Almost two million Argentines are without a job, more precisely 1,999,387 according to the latest unemployment report from the county's stats office, Indec. In effect unemployment rose in the second quarter to 9.6%, from 8.7% a year ago, making it the highest figure in twelve years.
The Indec data was drawn from 31 of the most important urban centers in Argentina, is an increase of 0.5 points from the previous quarter. In the six months of the year, jobless figures have now risen by 2.4%.
Indec admits that in year-on-year comparison “there is a statistically significant increase in unemployment and activity rates with respect to the second quarter of 2017.” The two sectors of the economy that produce the most jobs, manufacturing and domestic trade, registered falls in activity of 1.8% and 1.6% year-on-year.
Likewise underemployment, people who seek to work more hours and do not find them, stood at 11.2% in the second quarter, 0.2 percent higher than the figure from the same period of 2017.
The news comes follows on another piece of Indec data, which revealed last week that economic activity fell by more than four percent in the second quarter of the year, compared to the same period a year earlier. It was the steepest year-on-year decline since 2014.
The 4.2% contraction means Argentina’s GDP has shrank by 0.5% in the first half of the year and compared to the previous quarter, it slumped by 3.9%.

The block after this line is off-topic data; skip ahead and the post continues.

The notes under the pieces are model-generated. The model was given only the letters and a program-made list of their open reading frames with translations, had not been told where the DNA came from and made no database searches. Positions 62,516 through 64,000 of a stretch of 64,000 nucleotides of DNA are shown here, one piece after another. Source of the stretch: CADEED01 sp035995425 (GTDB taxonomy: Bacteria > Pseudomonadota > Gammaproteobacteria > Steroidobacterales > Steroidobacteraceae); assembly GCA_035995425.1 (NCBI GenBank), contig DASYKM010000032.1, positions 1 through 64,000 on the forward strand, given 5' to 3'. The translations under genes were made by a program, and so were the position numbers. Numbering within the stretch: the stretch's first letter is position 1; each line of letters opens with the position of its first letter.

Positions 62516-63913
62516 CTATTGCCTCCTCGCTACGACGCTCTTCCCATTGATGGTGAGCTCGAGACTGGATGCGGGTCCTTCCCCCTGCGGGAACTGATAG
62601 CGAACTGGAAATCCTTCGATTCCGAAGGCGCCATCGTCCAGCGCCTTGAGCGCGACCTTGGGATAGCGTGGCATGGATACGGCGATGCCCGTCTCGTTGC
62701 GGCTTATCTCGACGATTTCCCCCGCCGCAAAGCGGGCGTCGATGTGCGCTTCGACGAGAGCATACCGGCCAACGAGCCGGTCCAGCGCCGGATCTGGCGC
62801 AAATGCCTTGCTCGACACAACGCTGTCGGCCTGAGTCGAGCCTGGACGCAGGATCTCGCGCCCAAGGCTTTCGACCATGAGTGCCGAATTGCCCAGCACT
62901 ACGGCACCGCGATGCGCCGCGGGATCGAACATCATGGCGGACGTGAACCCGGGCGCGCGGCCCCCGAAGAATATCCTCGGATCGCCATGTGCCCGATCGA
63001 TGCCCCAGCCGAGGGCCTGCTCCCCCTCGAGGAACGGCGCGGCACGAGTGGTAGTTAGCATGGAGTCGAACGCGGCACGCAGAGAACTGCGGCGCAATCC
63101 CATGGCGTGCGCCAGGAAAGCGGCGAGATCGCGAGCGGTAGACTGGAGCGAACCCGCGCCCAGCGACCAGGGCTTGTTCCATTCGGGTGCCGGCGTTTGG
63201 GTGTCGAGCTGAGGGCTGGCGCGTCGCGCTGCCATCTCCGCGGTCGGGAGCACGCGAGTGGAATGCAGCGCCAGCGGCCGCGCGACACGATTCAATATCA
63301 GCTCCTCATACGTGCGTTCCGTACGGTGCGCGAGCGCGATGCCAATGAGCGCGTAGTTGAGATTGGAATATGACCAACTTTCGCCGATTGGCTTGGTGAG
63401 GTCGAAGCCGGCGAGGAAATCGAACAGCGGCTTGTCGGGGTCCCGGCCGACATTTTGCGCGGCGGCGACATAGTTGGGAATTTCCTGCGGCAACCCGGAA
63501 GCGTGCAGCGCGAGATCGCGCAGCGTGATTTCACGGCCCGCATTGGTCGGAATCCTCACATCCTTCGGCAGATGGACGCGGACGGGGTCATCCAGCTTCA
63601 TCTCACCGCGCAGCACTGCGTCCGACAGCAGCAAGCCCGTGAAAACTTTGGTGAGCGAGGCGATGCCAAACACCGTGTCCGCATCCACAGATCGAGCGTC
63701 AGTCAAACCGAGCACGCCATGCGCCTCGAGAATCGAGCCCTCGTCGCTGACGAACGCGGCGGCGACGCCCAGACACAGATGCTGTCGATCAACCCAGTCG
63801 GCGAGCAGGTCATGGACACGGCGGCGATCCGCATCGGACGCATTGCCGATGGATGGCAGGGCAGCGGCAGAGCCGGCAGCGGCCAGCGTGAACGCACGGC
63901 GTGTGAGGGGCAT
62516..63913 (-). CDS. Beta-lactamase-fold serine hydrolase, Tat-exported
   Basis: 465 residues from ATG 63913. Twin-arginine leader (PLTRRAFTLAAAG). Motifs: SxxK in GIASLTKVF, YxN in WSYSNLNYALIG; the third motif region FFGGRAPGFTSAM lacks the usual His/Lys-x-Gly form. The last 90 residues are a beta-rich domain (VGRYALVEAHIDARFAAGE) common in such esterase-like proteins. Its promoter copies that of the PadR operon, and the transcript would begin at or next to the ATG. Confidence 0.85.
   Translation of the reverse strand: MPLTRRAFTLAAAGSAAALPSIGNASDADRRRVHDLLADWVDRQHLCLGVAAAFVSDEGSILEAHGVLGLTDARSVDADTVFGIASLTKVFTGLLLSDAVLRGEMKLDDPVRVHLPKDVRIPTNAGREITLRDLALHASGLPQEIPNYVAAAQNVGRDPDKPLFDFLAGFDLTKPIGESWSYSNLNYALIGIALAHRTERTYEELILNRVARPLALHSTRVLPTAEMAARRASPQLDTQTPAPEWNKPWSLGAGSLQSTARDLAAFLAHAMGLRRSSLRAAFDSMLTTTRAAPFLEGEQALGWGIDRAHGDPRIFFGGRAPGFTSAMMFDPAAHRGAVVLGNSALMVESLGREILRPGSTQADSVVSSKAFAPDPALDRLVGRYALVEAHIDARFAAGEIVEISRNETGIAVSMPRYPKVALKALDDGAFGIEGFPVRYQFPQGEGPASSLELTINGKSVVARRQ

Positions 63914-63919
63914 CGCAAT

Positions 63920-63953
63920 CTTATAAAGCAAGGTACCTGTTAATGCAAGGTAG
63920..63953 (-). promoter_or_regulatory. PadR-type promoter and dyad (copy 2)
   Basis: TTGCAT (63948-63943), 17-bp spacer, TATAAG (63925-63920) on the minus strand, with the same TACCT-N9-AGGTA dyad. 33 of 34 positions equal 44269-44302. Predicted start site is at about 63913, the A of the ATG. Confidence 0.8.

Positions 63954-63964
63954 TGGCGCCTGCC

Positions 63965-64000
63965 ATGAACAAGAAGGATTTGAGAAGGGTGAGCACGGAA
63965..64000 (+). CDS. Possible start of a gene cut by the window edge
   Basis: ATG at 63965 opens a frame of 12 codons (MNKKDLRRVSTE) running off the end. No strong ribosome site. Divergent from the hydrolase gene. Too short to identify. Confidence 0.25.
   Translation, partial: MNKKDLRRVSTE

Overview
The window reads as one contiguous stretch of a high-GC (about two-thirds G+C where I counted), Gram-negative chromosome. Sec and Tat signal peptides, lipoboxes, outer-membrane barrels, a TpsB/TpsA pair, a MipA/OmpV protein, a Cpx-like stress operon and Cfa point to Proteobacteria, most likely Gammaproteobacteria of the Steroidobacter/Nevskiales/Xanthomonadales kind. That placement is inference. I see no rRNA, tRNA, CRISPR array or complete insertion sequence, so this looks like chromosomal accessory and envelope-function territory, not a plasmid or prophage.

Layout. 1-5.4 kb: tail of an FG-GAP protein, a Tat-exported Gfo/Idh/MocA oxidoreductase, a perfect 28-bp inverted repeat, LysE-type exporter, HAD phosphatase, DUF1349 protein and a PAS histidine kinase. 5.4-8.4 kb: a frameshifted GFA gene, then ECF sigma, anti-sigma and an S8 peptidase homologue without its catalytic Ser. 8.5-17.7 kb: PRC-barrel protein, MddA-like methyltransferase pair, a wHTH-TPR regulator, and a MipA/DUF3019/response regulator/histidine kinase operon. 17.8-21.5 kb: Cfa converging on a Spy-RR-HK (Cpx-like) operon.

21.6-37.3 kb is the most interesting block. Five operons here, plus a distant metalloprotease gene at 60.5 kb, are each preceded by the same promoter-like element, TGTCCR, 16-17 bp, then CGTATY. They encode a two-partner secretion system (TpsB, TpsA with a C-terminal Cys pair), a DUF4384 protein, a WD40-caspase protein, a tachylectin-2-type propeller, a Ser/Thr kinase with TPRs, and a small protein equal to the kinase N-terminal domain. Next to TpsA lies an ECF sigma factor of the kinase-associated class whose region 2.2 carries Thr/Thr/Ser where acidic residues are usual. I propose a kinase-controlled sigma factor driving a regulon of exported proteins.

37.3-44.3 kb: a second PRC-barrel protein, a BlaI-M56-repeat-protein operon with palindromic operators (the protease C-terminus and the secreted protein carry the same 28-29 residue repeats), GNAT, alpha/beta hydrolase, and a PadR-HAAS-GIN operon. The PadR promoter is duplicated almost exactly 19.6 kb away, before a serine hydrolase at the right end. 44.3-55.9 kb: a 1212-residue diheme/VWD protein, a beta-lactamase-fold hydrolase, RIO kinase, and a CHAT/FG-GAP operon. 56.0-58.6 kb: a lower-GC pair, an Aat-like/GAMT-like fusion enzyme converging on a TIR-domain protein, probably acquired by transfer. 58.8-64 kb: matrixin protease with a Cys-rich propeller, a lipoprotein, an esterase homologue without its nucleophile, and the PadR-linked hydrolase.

Argentina is currently experiencing a serious financial situation with soaring inflation and a sharp devaluation of the peso against the dollar (some 50% since the beginning of the year).
The business friendly government of president Mauricio Macri has warned of a “long and painful” recession. Nearly half of all Argentines foresee a “worse” economic future for their children, a new Pew Research Center study has found.
In its 2019 budget proposal, the government is predicting that the economy will shrink 2% in 2018 and 0.5% in 2019.
Meanwhile the Organization for Economic Cooperation and Development (OECD) warned that global trade tensions are leading to a rise in uncertainty that is hurting both advanced and emerging market economies. The report expressed particular concern about nations whose currencies have collapsed in recent months.
According to its projections, the OECD expects Argentina’s economy to contract 1.9% this year.